An Associate Professor at the Department of Soil Science, Prof. Kwame Agyei Frimpong, has been awarded USD $5,000 for exploring innovative ideas on education, training, and communication programmes relevant to improving the use and efficiency of plant nutrients in African agro-ecosystems.
Prof. Frimpong and Prof. Bosede Olukemi Lawal of the Institute of Agricultural Research and Training, Nigeria were the only two Africans who were conferred with the awards sponsored by the African Plant Nutrition Institute (APNI), Mohammed VI Polytechnic University (UM6P), and OCP Group.
Prof. Frimpong’s project proposal centered on the promotion of effective soil fertility management in smallholder farming communities in Ghana.
According to Prof. Frimpong, “This outreach is intended to contribute to improvement in the livelihoods of the beneficiary farmers through increased crop yields and farmer incomes”.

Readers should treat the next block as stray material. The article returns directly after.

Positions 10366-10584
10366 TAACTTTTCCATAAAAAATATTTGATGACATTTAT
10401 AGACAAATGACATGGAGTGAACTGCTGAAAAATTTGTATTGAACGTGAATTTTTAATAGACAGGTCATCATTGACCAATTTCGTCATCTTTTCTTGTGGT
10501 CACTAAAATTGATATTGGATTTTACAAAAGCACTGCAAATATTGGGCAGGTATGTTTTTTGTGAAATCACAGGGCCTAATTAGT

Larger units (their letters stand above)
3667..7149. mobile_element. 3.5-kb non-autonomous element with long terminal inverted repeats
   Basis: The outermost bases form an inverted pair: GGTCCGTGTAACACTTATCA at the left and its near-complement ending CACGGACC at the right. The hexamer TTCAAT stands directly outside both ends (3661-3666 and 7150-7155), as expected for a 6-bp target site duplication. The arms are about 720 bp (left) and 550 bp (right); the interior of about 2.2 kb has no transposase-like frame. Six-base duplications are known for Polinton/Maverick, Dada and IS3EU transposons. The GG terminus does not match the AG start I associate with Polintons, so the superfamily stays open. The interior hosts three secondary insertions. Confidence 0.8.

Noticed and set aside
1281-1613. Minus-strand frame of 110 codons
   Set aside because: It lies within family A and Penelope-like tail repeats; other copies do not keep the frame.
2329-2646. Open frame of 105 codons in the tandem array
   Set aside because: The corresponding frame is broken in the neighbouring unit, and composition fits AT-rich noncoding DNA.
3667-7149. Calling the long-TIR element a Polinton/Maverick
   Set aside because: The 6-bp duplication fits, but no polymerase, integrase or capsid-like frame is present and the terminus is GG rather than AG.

He noted that the project was aimed at influencing farmer perceptions and addressing their socio-economic orientations through enhanced access to needed information.
Prof Frimpong said it was expected that the outreach would lead to the design and future implementation of better-informed soil fertility and plant nutrition policies among the beneficiary farmers.
He explained that, “The outreach programme will use modern, effective and socially acceptable communication tools to generate evidence-based data and information on indigenous soil management practices, and incentives for effective use of fertilizer in two communities in Ghana.”
Highlighting on the findings and recommendations, Prof. Frimpong indicated that the study would be used to design a fit-for-purpose advocacy and capacity building programme for smallholder as well as serve as the basis for a more comprehensive study across the country.
He said, “Ultimately, this will enhance the adoption and integration of more effective soil fertility management practices into the Planting for Food and Jobs’ policy (PF&J) towards achieving the Sustainable Development Goals of no poverty (SDG 1) and no hunger (SDG 2) through improved agricultural productivity and food security and job creation across the country.”